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Spectrum: Autism Research News

Tag: exome

March 2017
Week of FebruaryFeb

Behavior boost; double data; common interests

by ,  /  3 March 2017

Neuroscientists should not forget that brains have owners, a new genetic database makes its debut, and the intense interests of people with autism offer opportunities.

February 2017

Many people with harmful genetic variants show no ill effects

by  /  22 February 2017

Most adults with genetic variants tied to certain conditions, such as heart disease or cancer, go undiagnosed.

January 2017

Online atlas reveals huge array of protein connections

by  /  13 January 2017

A new web-based tool charts the myriad contacts among human proteins.

December 2016
Heavy pill on scale

Hot topics of 2016

by  /  26 December 2016

These five trending topics hint at important discoveries to come.


Notable papers of 2016

by  /  26 December 2016

Our picks for the top 10 papers of the year highlight leaps in our understanding of autism, as well as lingering gaps.

October 2016
Week of OctoberOct

Clinical conundrum; double data; mission control

by  /  21 October 2016

Some say a focus on basic neuroscience is crushing clinical research, a gene database gets a big upgrade, and Autism Speaks revises its goals.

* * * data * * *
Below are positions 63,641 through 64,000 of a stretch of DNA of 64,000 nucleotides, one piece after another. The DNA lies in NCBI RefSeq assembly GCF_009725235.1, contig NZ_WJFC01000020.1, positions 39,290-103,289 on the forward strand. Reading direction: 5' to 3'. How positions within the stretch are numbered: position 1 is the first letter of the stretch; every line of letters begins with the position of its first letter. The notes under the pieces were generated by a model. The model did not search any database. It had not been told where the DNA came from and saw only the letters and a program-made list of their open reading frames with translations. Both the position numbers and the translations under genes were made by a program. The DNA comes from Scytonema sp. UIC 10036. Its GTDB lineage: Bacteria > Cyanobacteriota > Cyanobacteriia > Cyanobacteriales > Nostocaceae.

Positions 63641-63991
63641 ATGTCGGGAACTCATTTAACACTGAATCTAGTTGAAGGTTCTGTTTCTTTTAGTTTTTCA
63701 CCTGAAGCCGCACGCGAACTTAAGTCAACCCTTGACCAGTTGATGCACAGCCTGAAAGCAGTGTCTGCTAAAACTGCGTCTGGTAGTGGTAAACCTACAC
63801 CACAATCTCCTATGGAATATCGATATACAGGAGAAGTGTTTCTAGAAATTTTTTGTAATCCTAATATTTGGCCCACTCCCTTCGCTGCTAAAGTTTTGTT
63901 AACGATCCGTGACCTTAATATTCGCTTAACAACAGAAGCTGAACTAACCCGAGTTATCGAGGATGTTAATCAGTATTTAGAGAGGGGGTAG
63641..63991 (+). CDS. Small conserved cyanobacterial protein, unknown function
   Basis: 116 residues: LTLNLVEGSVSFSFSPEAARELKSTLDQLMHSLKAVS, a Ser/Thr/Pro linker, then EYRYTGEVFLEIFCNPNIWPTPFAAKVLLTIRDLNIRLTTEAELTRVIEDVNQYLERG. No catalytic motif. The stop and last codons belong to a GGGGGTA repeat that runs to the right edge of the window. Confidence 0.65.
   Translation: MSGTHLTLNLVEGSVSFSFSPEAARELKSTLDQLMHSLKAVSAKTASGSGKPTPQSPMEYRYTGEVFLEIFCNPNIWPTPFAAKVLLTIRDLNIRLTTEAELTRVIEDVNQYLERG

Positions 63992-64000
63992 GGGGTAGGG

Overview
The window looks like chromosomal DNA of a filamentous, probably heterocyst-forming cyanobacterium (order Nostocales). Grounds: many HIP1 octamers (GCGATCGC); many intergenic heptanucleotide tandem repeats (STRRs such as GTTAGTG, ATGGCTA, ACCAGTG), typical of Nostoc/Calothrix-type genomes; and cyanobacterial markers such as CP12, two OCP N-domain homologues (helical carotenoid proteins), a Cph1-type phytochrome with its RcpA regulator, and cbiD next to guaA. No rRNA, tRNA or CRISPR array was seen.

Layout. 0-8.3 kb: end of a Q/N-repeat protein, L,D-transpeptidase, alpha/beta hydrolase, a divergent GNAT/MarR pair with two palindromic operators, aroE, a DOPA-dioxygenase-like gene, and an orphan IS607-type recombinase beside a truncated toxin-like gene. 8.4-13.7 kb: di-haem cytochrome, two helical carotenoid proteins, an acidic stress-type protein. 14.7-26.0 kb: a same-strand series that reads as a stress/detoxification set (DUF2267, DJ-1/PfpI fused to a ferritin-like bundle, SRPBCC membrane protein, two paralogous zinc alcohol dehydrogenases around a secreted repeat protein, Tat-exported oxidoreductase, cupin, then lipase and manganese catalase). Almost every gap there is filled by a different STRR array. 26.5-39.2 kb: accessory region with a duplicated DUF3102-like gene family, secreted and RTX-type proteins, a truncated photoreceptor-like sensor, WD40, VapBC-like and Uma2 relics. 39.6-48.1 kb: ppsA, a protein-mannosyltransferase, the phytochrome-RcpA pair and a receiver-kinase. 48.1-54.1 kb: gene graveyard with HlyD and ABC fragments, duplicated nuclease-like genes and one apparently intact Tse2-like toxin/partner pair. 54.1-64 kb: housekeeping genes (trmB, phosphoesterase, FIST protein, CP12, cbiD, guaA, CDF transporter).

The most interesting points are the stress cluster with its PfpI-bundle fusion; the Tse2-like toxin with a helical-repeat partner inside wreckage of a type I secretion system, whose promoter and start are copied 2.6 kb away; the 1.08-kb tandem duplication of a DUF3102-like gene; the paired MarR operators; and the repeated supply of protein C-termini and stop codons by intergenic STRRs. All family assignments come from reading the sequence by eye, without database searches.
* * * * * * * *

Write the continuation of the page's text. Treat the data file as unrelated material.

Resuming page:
A mutation in a human-specific DNA

Autism risk may originate in stretches of uniquely human DNA

by  /  6 October 2016

Mutations in certain newly evolved stretches of the genome may play a role in autism, although some experts are skeptical of this theory.

September 2016

Huge data-sharing venture lays bare human genetic variation

by  /  8 September 2016

A landmark collection of gene sequences from more than 60,000 people can help researchers spot mutations linked to autism.

June 2016

Analyses of gene activity may yield clues to roots of autism

by ,  /  28 June 2016

Network analyses of gene expression patterns may point to key molecular pathways that autism alters and suggest new ways of treating the condition.


As autism candidates emerge, cancer pathway rises to top

by  /  13 June 2016

Researchers are beginning to understand how mutations in a cancer-linked pathway called WNT contribute to autism.